Last week I gave a workshop on writing popular fiction and I asked a highly respected literary agent for some information. What are you looking for at the moment? I asked her. 'There's no definitive answer,' she said. 'But I am looking for something that stands out from the crowd, and the writing must be exceptional.' She explained that although her agency works with writers on their proposals/books, it is an expensive process if you can't be sure of a good outcome. So good writing is more important than ever. 'The writing has to be fresh, individual and clever,' she added. 'They must own their book and write with conviction.'
She does not follow trends as they change so quickly. She also said 'What every writer must remember is that the agent has to sell it on to a editor, and the editor has to sell it on to sales and marketing. So if there isn't a 1 or 2 sentence pitch, it probably isn't going to work.'
Interesting, I thought. Very interesting.
I went away and thought long and hard about this. It's a difficult thing to do. I tried describing some of my own books in 1 or 2 lines:
Ask Amy Green: Dancing Daze (out in Sept) is about a talented young Irish dancer who moves to Budapest at fifteen to study ballet at the famous Budapest Ballet Academy. When her dreams turn sour, can Amy and Clover help save her ballet career?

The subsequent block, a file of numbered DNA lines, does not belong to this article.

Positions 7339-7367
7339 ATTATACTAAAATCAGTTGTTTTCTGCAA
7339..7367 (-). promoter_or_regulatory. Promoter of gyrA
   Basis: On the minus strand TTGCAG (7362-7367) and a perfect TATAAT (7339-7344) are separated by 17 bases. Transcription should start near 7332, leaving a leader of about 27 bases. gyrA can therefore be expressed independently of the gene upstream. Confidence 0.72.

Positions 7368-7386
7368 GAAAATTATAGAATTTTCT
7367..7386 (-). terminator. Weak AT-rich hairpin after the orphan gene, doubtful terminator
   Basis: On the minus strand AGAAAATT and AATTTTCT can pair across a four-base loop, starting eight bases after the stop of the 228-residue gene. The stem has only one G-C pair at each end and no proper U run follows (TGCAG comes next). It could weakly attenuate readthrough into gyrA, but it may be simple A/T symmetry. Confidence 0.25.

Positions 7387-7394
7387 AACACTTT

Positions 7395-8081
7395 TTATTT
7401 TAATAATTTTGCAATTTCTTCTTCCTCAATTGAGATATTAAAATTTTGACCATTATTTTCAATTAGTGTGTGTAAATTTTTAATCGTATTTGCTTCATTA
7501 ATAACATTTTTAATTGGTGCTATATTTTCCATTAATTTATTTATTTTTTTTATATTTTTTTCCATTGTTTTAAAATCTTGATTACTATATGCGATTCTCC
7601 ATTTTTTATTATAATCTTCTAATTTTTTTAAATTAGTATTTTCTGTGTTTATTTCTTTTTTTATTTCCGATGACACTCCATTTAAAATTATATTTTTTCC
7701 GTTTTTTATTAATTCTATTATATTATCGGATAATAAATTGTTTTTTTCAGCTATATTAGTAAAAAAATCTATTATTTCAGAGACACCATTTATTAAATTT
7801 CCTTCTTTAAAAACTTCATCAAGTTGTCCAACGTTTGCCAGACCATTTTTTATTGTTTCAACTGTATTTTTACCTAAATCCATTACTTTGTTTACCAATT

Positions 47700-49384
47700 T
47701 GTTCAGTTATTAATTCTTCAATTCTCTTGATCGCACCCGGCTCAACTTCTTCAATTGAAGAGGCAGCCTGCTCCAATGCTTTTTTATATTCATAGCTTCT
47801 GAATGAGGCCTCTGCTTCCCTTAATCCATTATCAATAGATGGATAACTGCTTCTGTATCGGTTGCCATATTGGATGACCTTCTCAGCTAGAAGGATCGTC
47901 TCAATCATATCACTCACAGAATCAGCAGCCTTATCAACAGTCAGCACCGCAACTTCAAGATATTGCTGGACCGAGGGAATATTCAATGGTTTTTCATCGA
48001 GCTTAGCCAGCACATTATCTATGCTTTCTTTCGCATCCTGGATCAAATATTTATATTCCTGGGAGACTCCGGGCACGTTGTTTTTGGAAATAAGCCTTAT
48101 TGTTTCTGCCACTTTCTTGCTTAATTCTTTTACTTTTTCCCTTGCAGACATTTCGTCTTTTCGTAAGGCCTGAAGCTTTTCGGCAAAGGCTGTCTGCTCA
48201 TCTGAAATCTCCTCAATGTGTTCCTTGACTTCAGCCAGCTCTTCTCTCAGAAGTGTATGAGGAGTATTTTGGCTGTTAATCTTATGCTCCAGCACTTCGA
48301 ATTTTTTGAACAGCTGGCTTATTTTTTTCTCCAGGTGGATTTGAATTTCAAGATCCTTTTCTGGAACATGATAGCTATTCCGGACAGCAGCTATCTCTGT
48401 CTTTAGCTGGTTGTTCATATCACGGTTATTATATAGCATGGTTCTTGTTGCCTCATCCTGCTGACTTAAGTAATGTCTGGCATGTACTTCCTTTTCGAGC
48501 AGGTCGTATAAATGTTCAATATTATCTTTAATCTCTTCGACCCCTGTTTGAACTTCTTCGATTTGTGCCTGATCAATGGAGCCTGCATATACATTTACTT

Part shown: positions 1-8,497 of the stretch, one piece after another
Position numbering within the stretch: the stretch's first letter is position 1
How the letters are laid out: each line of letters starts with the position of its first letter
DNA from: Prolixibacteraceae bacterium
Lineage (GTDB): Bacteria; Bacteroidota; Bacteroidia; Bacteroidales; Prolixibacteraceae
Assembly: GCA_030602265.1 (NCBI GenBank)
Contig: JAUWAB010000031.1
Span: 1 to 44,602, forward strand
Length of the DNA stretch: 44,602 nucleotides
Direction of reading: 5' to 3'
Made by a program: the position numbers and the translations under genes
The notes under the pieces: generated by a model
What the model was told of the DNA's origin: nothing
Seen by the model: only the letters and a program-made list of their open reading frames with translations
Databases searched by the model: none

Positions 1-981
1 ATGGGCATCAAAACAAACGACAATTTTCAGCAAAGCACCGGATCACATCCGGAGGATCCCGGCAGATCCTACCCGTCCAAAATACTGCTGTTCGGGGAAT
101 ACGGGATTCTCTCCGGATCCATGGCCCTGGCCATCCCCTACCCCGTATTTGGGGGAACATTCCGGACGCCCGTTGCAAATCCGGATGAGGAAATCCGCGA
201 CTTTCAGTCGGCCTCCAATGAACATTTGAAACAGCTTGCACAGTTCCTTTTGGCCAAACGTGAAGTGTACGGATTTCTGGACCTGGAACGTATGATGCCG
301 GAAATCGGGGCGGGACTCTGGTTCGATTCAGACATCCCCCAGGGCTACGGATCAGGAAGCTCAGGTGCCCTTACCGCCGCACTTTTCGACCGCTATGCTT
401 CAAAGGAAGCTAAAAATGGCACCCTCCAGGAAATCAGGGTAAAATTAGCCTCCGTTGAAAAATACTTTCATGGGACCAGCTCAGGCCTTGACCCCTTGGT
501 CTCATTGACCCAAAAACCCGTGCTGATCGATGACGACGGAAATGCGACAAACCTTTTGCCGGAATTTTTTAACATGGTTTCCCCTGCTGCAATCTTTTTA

Ask Amy Green (the series) is about a thirteen year old agony aunt, Amy Green, and her crazy seventeen year old aunt, Clover. Together they right all kinds of teenage wrongs, but when to comes to solving their own problems things aren't quite as simple.
When the Boys are Away (one of my books for adults) is about a young mum, Meg and what she gets up to when her partner, a professional sailor is away. The pitch is also in the title pretty much - it's one of my best titles, it says exactly what the book is about, which is really important. But that's a blog for another day.
Can you describe your book in 1 or 2 sentences? It's not easy but it's worth spending time on a killer 1 or 2 line pitch if you want to catch an agent or publisher's eye.
Yours in writing,
(With sincere thanks to the agent who so kindly gave me her time!)